61. MCLACHLAN, G. J. (1987), “On Bootstrapping the Likelihood Ratio Test Statistic for the Number of Components in a Normal Mixture,”Applied Statistics, 36, 318–324.Google Scholar
  62. MCLACHLAN, G. J., and BASFORD, K. E. (1988),Mixture Models: Inference and Application to Clustering, New York: Marcel Dekker.Google Scholar
  63. MEILIJSON, J. (1989), “A Fast Improvement of the RM Algorithm on Its Own Terms,”Journal of the Royal Statistical Society, B 51, 127–138.Google Scholar
  64. MOOIJAART, A., and VAN DER HEIJDEN, P. G. M. (1992), “The EM Algorithm for Latent Class Analysis with Constraints,”Psychometrika, 57, 261–271.Google Scholar
  65. NARASIMHAN, C. (1984), “A Price Discrimination Theory of Coupons,”Marketing Science, 3, 125–145.Google Scholar
  66. NELDER, J. A., and WEDDERBURN, R. W. M. (1972), “Generalized Linear Models,”Journal of the Royal Statistical Society, Series A, 135, 370–384.Google Scholar
  67. NEWCOMB, S. (1886), “A Generalized Theory of the Combination of Observations So As To Obtain the Best Result,”American Journal of Mathematics, 8, 343–366.Google Scholar
  68. NIELSEN, A. C. (1965), “The Impact of Retail Coupons,”Journal of Marketing (October), 11–15.Google Scholar
  69. OLIVER, R. L. (1980), “A Cognitive Model of the Antecedents and Consequences of Satisfaction Decisions,”Journal of Marketing Research, 17, 460–469.Google Scholar
  70. OLIVER, R. L., and DESARBO, W. S. (1988), “Response Determinants in Satisfaction Judgments,”Journal of Consumer Research, 14, 495–507.Google Scholar
  71. PEARSON, K. (1894), “Contributions to the Mathematical Theory of Evolution,”Philosophical Transactions, A, 185, 71–110.Google Scholar
  72. PETERS, B. C., and WALKER H. F. (1978), “An Iterative Procedure for Obtaining Maximum Likelihood Estimates of the Parameters of a Mixture of Normal Distributions,”Journal of Applied Mathematics, 35, 362–378.Google Scholar
  73. QUANDT, R. E., and RAMSEY, J. B. (1978), “Estimating Mixtures of Normal Distributions and Switching Regressions,”Journal of the American Statistical Association, 73, 730–738.Google Scholar
  74. QUANDT, R. E. (1972), “A New Approach to Estimating Switching Regressions,”Journal of the American Statistical Association, 67, 306–310.Google Scholar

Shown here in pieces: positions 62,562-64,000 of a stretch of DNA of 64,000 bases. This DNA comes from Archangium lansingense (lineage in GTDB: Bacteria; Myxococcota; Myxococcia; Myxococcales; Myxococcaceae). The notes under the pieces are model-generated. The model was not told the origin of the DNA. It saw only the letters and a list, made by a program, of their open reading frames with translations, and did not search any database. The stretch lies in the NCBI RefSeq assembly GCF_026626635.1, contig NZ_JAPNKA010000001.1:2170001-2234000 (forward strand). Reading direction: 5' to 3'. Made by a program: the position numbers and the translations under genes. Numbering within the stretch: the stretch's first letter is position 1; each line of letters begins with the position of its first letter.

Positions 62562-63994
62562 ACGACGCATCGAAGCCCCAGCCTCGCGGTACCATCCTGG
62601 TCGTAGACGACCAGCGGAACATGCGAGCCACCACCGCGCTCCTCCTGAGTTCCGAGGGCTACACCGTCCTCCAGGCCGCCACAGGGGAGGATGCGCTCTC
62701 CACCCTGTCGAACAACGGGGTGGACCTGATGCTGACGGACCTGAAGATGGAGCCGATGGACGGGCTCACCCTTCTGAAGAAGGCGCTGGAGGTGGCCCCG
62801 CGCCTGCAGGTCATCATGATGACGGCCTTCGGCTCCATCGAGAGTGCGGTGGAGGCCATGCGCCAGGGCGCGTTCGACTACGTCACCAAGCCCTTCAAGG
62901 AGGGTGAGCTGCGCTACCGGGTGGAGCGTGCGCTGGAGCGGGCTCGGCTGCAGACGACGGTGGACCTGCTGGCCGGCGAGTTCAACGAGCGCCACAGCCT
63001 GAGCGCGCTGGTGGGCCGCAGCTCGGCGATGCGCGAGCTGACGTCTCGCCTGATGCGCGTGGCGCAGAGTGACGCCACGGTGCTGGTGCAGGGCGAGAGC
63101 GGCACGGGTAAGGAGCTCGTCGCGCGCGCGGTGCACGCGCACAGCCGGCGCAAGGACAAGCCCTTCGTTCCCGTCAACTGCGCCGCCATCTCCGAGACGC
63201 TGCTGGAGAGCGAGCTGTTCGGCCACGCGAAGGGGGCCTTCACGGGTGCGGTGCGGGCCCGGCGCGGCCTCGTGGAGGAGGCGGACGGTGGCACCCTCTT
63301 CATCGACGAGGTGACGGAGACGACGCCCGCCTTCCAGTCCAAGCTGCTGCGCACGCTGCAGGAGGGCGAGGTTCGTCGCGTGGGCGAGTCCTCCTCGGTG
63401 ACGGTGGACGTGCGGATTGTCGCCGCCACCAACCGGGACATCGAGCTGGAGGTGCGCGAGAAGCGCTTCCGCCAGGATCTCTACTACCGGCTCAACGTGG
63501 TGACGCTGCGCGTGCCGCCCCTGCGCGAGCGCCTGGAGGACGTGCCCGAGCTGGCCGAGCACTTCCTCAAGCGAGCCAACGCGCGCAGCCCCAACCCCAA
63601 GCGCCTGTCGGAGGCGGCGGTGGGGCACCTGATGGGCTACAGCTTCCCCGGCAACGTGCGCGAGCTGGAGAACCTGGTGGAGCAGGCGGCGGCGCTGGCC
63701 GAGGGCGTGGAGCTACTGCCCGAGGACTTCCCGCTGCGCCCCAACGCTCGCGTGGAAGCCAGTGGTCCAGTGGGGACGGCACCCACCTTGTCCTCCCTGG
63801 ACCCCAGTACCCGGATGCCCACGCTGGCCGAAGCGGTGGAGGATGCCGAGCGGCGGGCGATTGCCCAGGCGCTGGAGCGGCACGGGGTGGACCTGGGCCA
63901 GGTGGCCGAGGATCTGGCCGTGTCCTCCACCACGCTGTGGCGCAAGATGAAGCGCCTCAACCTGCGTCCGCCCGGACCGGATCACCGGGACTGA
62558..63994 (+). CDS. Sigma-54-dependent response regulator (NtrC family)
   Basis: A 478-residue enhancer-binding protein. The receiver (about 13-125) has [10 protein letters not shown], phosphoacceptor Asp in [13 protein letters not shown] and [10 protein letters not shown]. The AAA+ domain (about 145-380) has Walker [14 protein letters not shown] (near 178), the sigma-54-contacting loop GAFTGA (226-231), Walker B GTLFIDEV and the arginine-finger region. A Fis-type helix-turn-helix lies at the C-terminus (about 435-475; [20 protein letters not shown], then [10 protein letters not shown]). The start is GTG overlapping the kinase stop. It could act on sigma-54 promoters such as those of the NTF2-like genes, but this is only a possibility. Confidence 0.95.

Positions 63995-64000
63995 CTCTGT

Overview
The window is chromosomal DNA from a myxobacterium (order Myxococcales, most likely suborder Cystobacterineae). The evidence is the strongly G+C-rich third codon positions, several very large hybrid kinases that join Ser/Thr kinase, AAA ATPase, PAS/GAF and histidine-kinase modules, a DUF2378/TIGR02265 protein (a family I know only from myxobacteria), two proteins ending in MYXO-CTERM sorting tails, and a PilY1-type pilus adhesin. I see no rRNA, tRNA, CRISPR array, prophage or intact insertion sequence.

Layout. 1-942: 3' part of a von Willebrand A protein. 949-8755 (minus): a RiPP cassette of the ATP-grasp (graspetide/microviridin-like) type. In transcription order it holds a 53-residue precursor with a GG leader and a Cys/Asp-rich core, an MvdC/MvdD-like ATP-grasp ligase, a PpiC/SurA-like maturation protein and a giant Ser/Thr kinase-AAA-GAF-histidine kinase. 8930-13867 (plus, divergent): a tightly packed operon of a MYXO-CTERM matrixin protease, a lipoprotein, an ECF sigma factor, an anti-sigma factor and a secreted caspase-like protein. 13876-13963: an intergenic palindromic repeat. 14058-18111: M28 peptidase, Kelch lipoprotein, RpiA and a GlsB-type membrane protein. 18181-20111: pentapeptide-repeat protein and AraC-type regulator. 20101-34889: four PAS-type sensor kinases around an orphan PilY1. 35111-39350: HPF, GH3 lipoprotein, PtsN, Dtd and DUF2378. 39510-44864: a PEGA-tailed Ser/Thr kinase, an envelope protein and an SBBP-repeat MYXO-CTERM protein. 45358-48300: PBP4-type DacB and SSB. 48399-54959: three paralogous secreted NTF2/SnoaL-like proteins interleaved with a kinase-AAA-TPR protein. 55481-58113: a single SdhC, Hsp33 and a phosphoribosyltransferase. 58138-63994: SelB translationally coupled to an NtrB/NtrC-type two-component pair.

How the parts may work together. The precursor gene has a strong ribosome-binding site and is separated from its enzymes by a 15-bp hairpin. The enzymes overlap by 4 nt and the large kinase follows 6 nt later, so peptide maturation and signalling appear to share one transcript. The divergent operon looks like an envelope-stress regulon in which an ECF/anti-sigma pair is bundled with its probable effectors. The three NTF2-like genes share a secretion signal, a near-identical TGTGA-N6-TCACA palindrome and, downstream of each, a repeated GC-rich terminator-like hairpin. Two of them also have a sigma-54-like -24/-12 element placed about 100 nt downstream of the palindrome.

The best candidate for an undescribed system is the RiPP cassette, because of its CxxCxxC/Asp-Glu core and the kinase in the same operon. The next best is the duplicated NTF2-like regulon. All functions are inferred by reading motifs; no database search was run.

75. REDNER, R. A., and WALKER, H. F. (1984), “Mixture Densities, Maximum Likelihood and the EM Algorithm,”SIAM Review, 26, 195–239.Google Scholar
  76. RUBINSTEIN, R. Y. (1981),Simulation and the Monte Carlo Method, New York: Wiley.Google Scholar
  77. SCHWARTZ, G. (1978), “Estimating the Dimensions of a Model,”Annals of Statistics, 6, 461–464.Google Scholar
  78. SCLOVE, S. L. (1987), “Applications of Model-Selection Criteria to some Problems in Multivariate Analysis,”Psychometrika, 52, 333–343.Google Scholar
  79. SHIMP, T. A., and KAVAS, A. (1984), “The Theory of Reasoned Action Applied to Coupon Usage,”Journal of Consumer Research, 11, 795–809.Google Scholar
  80. STIGLER, S. M. (1986),The History of Statistics, Cambridge, Mass: Harvard University Press.Google Scholar
  81. SYMONS, M. J. (1981), “Clustering Criteria and Multivariate Normal Mixtures,”Biometrics, 37, 35–43.Google Scholar
  82. TEEL, J. E., WILLIAMS R. H., and BEARDEN W. O. (1980), “Correlates of Consumer Susceptibility to Coupons in New Grocery Product Introductions”Journal of Advertising, 3, 31–35.Google Scholar
  83. TEICHER, H. (1961), “Identifiability of Mixtures,”Annals of Mathematical Statistics, 31, 55–73.Google Scholar
  84. TITTERINGTON, D. M. (1990), “Some Recent Research in the Analysis of Mixture Distributions,”Statistics, 4, 619–641.Google Scholar
  85. TITTERINGTON, D. M., SMITH, A. F. M., and MAKOV, U. E. (1985),Statistical Analysis of Finite Mixture Distributions, New York: Wiley.Google Scholar
  86. THOMAS, E. A. C. (1966), “Mathematical Models for the Clustered Firing of Single Cortical Neurons,”British Journal of Mathematical and Statistical Psychology, 19, 151–162.Google Scholar
  87. VILCASSIM, N. J., and WITTINK, D. R. (1987), “Supporting a Higher Shelf Price Through Coupon Distributions,”Journal of Consumer Marketing, 4, 29–39.Google Scholar
  88. WARD, R. W., and DAVIS, J. E. (1978), “A Pooled Cross-Section Time Series Model of Coupon Promotions,”American Journal of Agricultural Economics, (August), 193–401.Google Scholar
  89. WEDEL, M., and DESARBO, W. S. (1994), “A Review of Recent Developments in Latent Class Regression Models,” inAdvanced Methods of Marketing Research, Ed., R. Bagozzi, 352–388.Google Scholar
  90. WEDEL, M., DESARBO, W. S., BULT J. R., and RAMASWAMY, V. (1993), “A Latent Class Poisson Regression Model for Heterogeneous Count Data With an Application to Direct Mail,”Journal of Applied Econometrics, 8, 397–411.Google Scholar
  91. WEDEL, M., and DESARBO, W. S. (1993), “A Latent Class Binomial Logit Methodology for the Analysis of Paired Comparison Data: An Application Reinvestigating the Determinants of Perceived Risk,”Decision Sciences, 24, 1157–1170.Google Scholar
  92. WOLFE, J. H. (1970), “Pattern Clustering by Multivariate Mixture Analysis,”Multivariate Behavioral Research, 5, 329–350.Google Scholar
  93. WU, C. F. J. (1983), “On the Convergence Properties of the EM Algorithm,”Annals of Statistics, 11, 95–103.Google Scholar

Copyright information

© Springer-Verlag 1995

Authors and Affiliations

  1. 1.Department of Business Administration and Management Science, Faculty of EconomicsUniversity of GroningenGroningenThe Netherlands
  2. 2.University of MichiganUSA

Personalised recommendations